Parlon: (68% Chlorine), used as a chlorine donor to enhance colored flames, also use as a binder whose solvent is acetone

PVC: (57% chlorine) used as a chlorine donor to enhance flame color, also used as a binder whose solvent is laquar thinner.

Saran: By far the best chlorine donor(73%) as a color enhacer and binder whose solvent is acetone.


Binders are a kind of chemical glue that is used to make a composition stick together to form a solid. Used when making stars, fountains, or just about anything.

Dextrin: Most common binder whose solvent is water. Can be made by baking corn starch until light brown. Used in small amount because it can cause poor colors.

Parlon, PVC, Saran: solvent is acetone and laquar thinner

Red gum, shellac: Solvent is ethyl alcohol.

Nitrocellulose laquar: Used mainly for compositions that cannot use water as a solvent as in dragons eggs. It is made by dissolving 10% by weight in grams of smokeless powder to 90% by volume in ml of acetone.

Organic fuels

Charcoal:(C, carbon)The basis of all organic fuels. Most commonly used in black powder, will produce dim gold sparks in many compositions. charcoals vary from woods that its made from to the different mesh sizes, for black powder an air float made from willow would be ideal, but for long lasting sparks 30 mesh softwood charcoal would be best.

Potassium Benzoate: Fuel used for making whistling mix(organic flash powder) once combined with potassium Perchlorate makes a sensitive mixture, which should only be attempted when sufficient level of experience is achieved. whistle mix is never rammed, but rather is pressed because of its sensitivity.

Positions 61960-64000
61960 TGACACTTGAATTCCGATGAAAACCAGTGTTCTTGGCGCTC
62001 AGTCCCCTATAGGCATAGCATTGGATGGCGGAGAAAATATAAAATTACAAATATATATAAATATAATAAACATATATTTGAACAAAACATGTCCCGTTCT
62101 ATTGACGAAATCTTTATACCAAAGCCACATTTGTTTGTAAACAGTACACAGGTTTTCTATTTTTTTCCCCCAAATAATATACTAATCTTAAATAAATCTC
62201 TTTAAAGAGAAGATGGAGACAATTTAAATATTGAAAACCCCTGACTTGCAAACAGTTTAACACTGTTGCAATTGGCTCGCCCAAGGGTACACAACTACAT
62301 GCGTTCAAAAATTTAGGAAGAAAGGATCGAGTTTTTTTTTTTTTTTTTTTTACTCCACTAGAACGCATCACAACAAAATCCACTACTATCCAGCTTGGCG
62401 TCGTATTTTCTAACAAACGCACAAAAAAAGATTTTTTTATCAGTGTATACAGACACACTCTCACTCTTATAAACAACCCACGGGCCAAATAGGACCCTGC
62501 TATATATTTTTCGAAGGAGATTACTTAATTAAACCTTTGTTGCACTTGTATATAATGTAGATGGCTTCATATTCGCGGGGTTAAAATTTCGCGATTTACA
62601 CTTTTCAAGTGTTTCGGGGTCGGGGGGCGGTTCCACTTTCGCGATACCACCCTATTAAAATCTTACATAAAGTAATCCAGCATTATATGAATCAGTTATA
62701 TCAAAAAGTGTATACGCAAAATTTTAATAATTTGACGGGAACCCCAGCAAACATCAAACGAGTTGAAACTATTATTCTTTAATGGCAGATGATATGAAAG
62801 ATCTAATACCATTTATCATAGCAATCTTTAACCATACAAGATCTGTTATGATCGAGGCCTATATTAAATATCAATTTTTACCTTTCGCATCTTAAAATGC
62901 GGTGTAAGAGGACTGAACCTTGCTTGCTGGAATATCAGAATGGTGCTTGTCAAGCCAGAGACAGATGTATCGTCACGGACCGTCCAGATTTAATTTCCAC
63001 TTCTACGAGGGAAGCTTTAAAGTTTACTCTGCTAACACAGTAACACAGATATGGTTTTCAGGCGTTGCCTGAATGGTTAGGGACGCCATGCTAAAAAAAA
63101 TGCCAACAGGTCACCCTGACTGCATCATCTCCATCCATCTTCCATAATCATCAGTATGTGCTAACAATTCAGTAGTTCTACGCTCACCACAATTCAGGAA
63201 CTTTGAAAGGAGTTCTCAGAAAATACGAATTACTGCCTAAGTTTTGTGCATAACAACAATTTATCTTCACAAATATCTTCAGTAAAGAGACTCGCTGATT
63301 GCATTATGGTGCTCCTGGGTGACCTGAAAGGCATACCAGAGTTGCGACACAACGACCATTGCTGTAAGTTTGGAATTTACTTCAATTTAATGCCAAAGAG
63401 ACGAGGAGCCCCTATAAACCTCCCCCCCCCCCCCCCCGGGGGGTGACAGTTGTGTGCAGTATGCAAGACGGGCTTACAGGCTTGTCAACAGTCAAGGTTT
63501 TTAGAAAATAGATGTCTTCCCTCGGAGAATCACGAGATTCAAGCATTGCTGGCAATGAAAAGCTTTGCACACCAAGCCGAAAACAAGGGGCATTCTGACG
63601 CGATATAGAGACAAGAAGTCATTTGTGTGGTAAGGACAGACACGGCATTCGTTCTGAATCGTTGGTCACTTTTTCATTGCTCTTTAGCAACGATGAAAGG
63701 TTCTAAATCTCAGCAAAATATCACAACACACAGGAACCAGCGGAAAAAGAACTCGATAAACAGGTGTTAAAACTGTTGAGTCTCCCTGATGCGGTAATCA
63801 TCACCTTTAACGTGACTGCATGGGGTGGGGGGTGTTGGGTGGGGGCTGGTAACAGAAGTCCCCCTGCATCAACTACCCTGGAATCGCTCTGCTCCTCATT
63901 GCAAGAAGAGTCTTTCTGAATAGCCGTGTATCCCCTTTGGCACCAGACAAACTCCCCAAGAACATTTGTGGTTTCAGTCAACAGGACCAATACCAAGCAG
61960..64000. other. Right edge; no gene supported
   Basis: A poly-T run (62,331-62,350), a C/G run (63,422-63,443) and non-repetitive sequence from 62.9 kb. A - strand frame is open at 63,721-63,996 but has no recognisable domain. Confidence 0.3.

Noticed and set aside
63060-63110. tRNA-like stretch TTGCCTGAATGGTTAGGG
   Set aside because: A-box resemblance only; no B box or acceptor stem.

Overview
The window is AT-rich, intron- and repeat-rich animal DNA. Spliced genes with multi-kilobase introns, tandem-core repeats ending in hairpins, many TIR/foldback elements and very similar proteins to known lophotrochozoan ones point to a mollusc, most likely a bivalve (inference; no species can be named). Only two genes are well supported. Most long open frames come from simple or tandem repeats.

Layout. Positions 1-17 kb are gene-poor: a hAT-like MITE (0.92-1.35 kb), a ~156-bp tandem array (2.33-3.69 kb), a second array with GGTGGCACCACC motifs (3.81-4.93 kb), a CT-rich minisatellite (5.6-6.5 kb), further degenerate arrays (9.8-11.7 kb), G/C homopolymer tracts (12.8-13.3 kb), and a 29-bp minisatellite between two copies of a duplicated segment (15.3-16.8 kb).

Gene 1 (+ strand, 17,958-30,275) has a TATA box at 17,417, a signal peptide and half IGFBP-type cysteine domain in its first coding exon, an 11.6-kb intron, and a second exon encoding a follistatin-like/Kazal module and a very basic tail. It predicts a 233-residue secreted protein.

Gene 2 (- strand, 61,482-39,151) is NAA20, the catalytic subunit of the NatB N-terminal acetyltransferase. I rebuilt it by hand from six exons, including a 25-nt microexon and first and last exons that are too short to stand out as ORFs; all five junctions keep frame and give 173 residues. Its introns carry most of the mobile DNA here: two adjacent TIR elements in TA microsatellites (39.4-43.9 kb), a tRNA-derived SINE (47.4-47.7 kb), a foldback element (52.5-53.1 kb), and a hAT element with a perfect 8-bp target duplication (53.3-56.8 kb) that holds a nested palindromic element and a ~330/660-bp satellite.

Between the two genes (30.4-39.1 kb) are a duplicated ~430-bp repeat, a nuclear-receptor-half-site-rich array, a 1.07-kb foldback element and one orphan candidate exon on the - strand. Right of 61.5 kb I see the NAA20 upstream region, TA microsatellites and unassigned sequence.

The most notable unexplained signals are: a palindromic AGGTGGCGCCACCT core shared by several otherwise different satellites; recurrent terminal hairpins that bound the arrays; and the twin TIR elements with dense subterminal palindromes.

Red gum: Fuel used in many star compositions, also used as a binder whose solvent is alcohol.

Shellac: Considered a superior fuel in most colored compositions, also a binder whose solvent is acetone and alcohol.

Metallic fuels

Using different metals in compositions can give you effects from a bright white flame to bright sparks of different colors.

Aluminum(Al): By far the most widely used metal in pyrotechnics and is often used to produce a glitter effect but in its dark form is used to produce powerful flash powder. When ever aluminum is used with a nitrate based oxidizer a few percent of boric acid is added to prevent the aluminum from being oxidized by an alkaline reaction. This reaction causes heat which could cause a fire.

Several forms of aluminum are used in pyro:

Dark aluminum: Used mostly for flash powder but also used in some star formulations. Made by an expensive process where a sheet of aluminum is bonded between two sheets of paper then heated and milled.

Aluminum, spherical 80 - 325 mesh: Used in glitter formulations, produces white branching sparks, duration of the sparks depends on the coarseness of the material.

Aluminum, firefly:10 -12 mesh: Produces long hang time in certain star formulations, also great in hot burning fountains.

Titanium 40 -100 mesh: Produces bright white streaming sparks in fountains and bright tails in comets. Available in spherical, and sponge, by far the spherical is the safer to use in compositions because spheres of titanium are less likely to spark.

iron (Fe): produces bright orange sparks, must be coated with linseed oil if finished products are stored for more than a week.

Antimony trisulphide(Sb2S3):Use in some glitter formulas, also used in white star formulas.

Magnesium(Mg): A highly reactive, flammable metal used to brighten flames without decreasing color. Most of the time it requires a protective coating such as potassium dichromate.. Reactive with water, other solvents must be used to avoid this.

Magnalium:50/50 Used to brighten flame without washing out colors. It retains the best qualities of both magnesium and aluminum with few of the drawbacks of either one. Does not require a protective coating as magnesium does.

Zinc (Zn): metal Used as a fuel in zinc spreader stars and used as a fuel in rockets in some old time formulas using sulfur as an oxidizer.